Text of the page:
Think of the story of Jesus making a violent mess of the temple. How does that translate to someone who doesn’t know what a den of illicit commerce greedy people and religious leaders had made out of His Father’s house of prayer? And how does that scene translate absent the critical, yet so often overlooked words of Mark 11:11 that tell us how Jesus visited the temple the afternoon before to really experience and observe what it had become. Consider the “Last Supper” being translated without knowing the story of the exodus of the Jewish people from slavery in Egypt. Wouldn’t Calvary look so tragic and hopeless if you stopped with Jesus still on the cross?

“One can, comes light.” It’s still a great song, but it makes no sense with that title. When you include all the words together, include the special markings and critical punctuation, the resulting translation shows the title to be the perfect companion to the song. “Slowly, comes the light.”

I’d encourage you to take a few minutes and listen to the song and tell me if you can do more than just hear the music. Do any of your other senses become engaged?


God answered my simple desire in a way that drew me closer to Him. He gave me the song I was looking for, and I saw Him more clearly through the process of finding it. I’d encourage you to ask God for things, and then put your senses on high alert. Dig below the surface in search of additional layers of His intention and purpose. Read scripture, being careful to consume it in a way that allows you to see Jesus’ righteous and measured cleansing of the temple, His taking the central elements of the sacred meal and making them new in Himself, the Savior of the world dying as the perfect and only Passover lamb, but then rising on the third day as He said. Don’t allow the greatest love story of all time to get lost in translation.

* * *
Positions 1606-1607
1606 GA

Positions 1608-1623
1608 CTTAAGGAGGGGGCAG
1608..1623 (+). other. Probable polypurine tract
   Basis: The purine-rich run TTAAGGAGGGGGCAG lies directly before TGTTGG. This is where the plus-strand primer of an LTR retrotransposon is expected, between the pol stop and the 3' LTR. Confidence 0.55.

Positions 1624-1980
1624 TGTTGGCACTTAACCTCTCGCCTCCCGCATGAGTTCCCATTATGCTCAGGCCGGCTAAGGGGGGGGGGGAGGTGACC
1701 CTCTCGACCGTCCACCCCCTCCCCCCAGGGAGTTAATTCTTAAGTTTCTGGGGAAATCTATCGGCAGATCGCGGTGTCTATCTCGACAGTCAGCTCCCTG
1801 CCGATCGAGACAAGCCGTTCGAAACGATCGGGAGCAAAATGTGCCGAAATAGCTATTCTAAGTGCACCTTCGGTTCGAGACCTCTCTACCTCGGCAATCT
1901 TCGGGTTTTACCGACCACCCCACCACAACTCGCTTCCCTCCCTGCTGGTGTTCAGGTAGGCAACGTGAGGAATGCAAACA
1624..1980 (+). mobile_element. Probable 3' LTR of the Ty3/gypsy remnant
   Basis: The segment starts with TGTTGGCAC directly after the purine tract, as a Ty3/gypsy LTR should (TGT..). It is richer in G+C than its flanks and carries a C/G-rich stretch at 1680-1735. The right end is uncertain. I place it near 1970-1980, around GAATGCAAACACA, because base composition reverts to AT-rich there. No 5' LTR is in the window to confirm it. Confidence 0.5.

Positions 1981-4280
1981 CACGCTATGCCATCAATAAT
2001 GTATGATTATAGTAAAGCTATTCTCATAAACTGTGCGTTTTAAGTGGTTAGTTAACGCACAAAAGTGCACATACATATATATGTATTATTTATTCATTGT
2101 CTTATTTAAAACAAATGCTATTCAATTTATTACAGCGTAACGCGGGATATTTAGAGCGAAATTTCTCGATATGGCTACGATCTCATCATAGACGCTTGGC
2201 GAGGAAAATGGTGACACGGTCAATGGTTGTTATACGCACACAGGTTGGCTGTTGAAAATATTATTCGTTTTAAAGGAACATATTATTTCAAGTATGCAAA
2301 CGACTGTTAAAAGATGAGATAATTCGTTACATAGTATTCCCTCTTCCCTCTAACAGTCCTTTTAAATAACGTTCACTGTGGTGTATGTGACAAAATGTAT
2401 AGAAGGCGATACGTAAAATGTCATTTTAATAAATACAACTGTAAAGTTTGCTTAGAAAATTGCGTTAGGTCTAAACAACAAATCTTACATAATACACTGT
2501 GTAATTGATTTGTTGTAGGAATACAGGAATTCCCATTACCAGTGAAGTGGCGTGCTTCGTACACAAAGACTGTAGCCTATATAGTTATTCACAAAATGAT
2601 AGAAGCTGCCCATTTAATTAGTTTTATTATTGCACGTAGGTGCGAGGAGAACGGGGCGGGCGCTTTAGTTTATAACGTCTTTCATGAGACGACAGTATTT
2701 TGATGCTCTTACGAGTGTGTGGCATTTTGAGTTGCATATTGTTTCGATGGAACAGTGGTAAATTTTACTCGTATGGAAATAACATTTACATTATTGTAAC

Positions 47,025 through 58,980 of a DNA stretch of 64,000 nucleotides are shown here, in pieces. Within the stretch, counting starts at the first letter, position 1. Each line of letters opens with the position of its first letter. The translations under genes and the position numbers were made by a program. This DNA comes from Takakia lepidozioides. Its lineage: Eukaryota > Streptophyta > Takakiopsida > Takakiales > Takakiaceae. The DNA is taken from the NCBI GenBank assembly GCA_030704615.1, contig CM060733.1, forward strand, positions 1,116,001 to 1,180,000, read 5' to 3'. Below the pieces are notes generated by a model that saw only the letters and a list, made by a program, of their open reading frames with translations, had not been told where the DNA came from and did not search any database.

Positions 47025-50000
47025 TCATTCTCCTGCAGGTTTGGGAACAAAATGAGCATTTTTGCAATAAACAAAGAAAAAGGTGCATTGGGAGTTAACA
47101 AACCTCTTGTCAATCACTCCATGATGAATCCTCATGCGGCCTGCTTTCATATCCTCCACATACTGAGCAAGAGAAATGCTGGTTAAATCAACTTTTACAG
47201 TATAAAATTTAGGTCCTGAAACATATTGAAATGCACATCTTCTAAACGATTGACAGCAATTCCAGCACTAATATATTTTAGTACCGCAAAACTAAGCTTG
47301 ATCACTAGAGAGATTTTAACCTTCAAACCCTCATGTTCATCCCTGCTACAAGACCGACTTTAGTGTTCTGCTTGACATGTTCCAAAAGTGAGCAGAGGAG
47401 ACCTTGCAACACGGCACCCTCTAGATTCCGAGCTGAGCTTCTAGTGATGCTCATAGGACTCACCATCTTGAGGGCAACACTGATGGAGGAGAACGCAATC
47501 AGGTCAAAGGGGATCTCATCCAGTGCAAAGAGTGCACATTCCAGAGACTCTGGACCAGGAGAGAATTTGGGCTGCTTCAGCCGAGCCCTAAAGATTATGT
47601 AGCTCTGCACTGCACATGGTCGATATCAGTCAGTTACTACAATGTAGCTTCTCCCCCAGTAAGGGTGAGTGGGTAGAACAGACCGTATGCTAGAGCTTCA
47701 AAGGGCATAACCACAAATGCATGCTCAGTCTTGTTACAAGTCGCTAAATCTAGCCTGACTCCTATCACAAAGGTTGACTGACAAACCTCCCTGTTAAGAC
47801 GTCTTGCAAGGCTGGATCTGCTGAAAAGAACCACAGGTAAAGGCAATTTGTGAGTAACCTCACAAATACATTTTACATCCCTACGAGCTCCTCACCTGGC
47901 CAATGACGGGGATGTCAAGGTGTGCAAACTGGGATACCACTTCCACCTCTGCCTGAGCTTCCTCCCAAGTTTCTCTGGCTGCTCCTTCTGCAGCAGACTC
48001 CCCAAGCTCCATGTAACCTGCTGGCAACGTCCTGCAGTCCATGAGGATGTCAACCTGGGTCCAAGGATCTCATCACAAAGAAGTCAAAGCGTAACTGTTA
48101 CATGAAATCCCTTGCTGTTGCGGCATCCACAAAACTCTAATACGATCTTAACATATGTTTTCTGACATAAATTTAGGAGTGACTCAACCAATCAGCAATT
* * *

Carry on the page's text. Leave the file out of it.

1. My Brother,

    I cannot put into words the feelings and emotions that build up inside as I become entrenched in this song. I found an animated video of this song that I would like to share:

    Thank you for bringing this to LIGHT!

    Love ya,

  2. Very good post Mark …. I love the song that you’ve shared and the You Tube video that brother Scott found. Thanks Guys 🌅

  3. Very beautiful , calming and .moving…..thank you

  4. Mark as a non-religious person who has found deep meaning in this song I was wondering if you’ve ever considered that god did not play a roll in your realization. I grew up religious and I never took scripture stories literally due to their often egregious nature (Revelations specifically). Id imagine that if you had asked for something good to happen and something did not you would assume God was sending you a message by not delivering what you asked for but if something did happen than you would attribute it to God assisting you. Either way your belief in a higher power is strengthened. This mind set, in my eyes, perpetuates a word view where we are not in control of our own destiny. I mean no disrespect as we are all entitled to our beliefs. I only seek to learn from others who view the world differently from myself.

  5. […] […]

  6. I found this post because I love the song Hægt, kemur ljósið and composer Ólafur Arnalds. As a fellow Christian your insights have added even more depth to the song. Thank you. I also love how the title reflects the journey you went on to discover the meaning of the title. That’s not a coincidence.